Ajeet: So are there any practical consequences of RH?

Bill: Would you call better bounds on the error term of the prime number theory practical.

Ajeet: YES!

Bill: GREAT! For more on RH see here

Thursday, October 11, 2018

2018 Fall Jobs Post

As we do every year at this time, we help you find that perfect academic job. So who's hiring in CS this year? Perhaps we should instead follow the advice of John Regehr.
For computer science faculty positions best to look at the ads from the CRA and the ACM. For theoretical computer science specific postdoc and faculty positions check out TCS Jobs and Theory Announcements. If you have jobs to announce, please post to the above and/or feel free to leave a comment on this post.

Even if you don't see an ad, almost surely your favorite university is looking to hire computer scientists. Check out their website or email someone at the department.

And (selfish plug) Georgia Tech is looking to hire in theory this year.

Some generally good advice: Make sure you have strong letter writers who know your research well, best if one or two of them come from outside your university. Put all your papers and materials on your website and make sure your Google Scholar page is accurate. Put effort into your job talk and remember you need to sell you research to non-theorists. Good if you can connect to other areas especially machine learning, data science or cybersecurity. Quantum seems hot this year.

Above all have fun! In this computational and data driven world we live in, there is a great job out there for you.

Monday, October 08, 2018

A New ACO Center (guest post by Vijay Vazirani)

Guest Post by Vijay Vazirani

                                                          A New ACO Center!

Last week, I helped launch an ACO Center (Algorithms, Combinatorics and Optimization) at my wonderful new home, UC Irvine. There are only two other such centers, at CMU and Georgia Tech (29 and 27 years old, respectively). My personal belief is that there will be more in the future. Let me justify.

When I joined Georgia Tech in 1995, my research was centered around approximation algorithms, a topic that resonated with its ACO Center. I was able to build on this interest in numerous ways:  by offering new versions of courses on this topic as new results emerged, attracting to GT, for the first time, a large number of top theory PhD students who went on to produce stellar results and start impressive careers of their own. Course notes accumulated over the years eventually lead my book on the topic in 2001. Right after that, I switched to algorithmic game theory, and again ACO became the center of that activity, this time resulting in a co-edited book which had a huge impact on the growth of this area. In short, ACO gave me a lot!  In turn, I believed in it and I worked for it wholeheartedly.

I still believe in ACO and I feel it is very much relevant in today’s research world. Similar to the other two ACOs, our Center at UCI also exploits the natural synergies among TCS researchers from the CS Department, probability and combinatorics researchers from the Math Department, and optimization researchers from the Business School. Additionally, our Center has grown well beyond these boundaries to include a highly diverse collection of faculty (e.g., from the prestigious  Institute for Mathematical Behavioral Sciences) whose common agenda is to utilize the “algorithmic way of thinking”, which is set to revolutionize the sciences and engineering over the course of this century, just as mathematics did in the last. The Center website has further details about its vision and activities.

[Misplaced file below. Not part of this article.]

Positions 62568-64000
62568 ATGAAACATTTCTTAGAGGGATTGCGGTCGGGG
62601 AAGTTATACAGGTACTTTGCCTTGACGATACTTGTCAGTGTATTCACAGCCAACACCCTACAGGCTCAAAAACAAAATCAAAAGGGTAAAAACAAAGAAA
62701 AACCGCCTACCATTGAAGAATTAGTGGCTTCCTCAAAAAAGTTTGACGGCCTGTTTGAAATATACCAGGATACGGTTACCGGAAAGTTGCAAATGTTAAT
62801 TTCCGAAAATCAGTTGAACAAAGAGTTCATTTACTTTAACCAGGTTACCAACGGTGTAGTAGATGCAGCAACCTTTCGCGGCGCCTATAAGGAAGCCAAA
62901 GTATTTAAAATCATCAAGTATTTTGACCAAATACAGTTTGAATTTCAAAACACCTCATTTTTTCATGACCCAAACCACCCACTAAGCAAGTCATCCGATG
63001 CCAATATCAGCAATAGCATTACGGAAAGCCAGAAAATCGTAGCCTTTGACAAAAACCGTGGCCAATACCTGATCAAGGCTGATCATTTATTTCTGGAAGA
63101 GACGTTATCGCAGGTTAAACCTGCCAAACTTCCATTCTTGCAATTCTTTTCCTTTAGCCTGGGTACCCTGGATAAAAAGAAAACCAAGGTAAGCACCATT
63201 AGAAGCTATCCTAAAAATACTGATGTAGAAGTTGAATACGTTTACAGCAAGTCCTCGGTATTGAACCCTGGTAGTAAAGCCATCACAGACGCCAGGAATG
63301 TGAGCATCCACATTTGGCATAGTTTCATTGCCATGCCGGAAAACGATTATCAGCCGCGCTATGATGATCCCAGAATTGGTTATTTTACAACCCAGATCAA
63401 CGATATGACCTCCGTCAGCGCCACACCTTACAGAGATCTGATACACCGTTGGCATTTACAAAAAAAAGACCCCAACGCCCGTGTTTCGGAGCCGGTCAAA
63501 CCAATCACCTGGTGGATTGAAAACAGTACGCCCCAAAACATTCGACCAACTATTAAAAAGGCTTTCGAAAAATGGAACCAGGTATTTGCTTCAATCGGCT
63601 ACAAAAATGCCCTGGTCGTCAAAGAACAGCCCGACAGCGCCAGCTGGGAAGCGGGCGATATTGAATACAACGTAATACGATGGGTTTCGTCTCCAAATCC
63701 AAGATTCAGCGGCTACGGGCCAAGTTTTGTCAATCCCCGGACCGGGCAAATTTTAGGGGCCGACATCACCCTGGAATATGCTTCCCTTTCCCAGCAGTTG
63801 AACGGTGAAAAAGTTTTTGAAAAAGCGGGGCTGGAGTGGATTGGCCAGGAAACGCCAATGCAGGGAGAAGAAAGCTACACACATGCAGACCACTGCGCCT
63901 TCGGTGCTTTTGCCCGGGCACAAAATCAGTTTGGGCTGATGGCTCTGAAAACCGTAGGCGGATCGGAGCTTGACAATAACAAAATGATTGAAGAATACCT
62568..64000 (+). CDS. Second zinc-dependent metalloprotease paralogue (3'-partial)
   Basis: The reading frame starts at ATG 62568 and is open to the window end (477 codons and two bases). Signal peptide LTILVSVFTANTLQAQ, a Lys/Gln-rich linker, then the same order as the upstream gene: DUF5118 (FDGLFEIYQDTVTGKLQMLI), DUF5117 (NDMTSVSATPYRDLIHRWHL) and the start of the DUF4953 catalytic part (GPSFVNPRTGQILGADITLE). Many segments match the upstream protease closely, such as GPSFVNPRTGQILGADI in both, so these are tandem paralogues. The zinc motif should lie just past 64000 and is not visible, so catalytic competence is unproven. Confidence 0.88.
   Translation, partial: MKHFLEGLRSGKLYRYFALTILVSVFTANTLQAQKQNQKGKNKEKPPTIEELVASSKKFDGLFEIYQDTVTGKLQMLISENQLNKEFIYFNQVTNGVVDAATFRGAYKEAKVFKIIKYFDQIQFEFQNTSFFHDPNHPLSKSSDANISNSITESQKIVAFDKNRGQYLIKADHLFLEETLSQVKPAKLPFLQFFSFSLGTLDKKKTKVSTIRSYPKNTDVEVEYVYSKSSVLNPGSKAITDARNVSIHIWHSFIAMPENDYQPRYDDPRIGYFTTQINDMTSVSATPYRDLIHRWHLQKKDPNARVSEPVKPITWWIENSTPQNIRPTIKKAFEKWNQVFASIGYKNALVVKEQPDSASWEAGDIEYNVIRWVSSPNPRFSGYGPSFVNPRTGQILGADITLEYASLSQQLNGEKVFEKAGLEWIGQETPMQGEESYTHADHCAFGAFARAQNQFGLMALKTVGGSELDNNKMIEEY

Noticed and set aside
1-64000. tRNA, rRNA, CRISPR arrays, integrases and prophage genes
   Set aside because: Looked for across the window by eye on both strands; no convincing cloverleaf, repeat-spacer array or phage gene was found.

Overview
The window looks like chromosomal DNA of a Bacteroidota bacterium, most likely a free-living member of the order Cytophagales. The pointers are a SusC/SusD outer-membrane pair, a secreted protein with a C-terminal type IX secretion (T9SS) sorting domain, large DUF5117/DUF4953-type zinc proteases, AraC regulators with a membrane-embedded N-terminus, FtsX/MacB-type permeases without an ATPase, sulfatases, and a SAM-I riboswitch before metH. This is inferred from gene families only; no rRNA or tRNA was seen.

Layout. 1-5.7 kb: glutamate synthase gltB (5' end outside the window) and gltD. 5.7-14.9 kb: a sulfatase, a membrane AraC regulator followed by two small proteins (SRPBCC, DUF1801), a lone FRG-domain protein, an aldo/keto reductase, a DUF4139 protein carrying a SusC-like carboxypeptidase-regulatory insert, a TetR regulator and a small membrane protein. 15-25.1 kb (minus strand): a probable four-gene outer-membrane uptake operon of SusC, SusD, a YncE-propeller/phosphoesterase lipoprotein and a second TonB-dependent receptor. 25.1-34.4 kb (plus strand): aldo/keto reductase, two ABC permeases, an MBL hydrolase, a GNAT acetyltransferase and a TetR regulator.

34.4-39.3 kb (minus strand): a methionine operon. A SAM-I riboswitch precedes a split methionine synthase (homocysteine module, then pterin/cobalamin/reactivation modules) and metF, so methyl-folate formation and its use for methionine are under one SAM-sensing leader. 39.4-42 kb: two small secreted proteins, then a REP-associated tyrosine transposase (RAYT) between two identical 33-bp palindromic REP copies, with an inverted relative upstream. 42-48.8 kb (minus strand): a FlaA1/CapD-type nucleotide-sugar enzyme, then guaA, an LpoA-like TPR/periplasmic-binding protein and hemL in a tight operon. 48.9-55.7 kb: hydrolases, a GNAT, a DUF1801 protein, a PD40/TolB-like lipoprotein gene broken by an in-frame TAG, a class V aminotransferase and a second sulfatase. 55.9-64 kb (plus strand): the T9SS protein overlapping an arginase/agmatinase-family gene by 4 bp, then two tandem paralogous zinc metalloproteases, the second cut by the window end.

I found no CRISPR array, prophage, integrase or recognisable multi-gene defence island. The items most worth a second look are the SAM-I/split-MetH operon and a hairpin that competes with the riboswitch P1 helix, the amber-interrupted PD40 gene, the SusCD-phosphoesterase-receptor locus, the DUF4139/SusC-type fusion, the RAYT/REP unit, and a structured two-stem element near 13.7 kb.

Many universities are in a massive hiring mode today (especially in CS), e.g., UCI  plans to hire 250 new faculty over the next five years. Centers such as ours present the opportunity of hiring in a more meaningful manner around big themes. They can also be instrumental in attracting not only top students but also top faculty.

A center of excellence such as GT’s ACO does not simply spring up by itself; it requires massive planning, hard work, good taste and able leadership. For the last, I will forever be indebted to Robin Thomas for his highly academic, big vision, classy leadership style which was the main reason ACO remained such a high quality program for so long. Moving forward, will we stay with three ACO Centers or will there be more? I believe the latter, but only time will tell.

Saturday, October 06, 2018

John Sidles, Mike Roman, Matt Howell, please email me/hard to get emails of people

John Sidles, Mike Roman, Matt Howell : please email me. at gasarch@cs.umd.edu (my usual email)

I need to ask you about some comments you left on the blog a while back (or emailed me -- I forget which, but I can't find your emails if you did email me). I need you to contact me SOON!

When you do I will tell you whats up and why I decline to say here what this is about.

For my other readers -- it is nothing controversial.


How hard is it to find people's emails on the web?

Sometimes it takes less than 5 minutes

Sometimes it is impossible.

Sometimes I get it by asking someone else who knows, or knows who to ask... etc.

It is rare that more time on the web helps. I do not think I ever spend more than 5 minutes and then found it. I have sometimes used linked-in. I don't have a Facebook account (I was going to put in a link to the latest Facebook privacy breach, but (1) by the time you read this they may have had another one, (2) you all know about it, and (3) when I typed in `Facebook Scandal' to Google I got the Facebook page for the TV show Scandal.)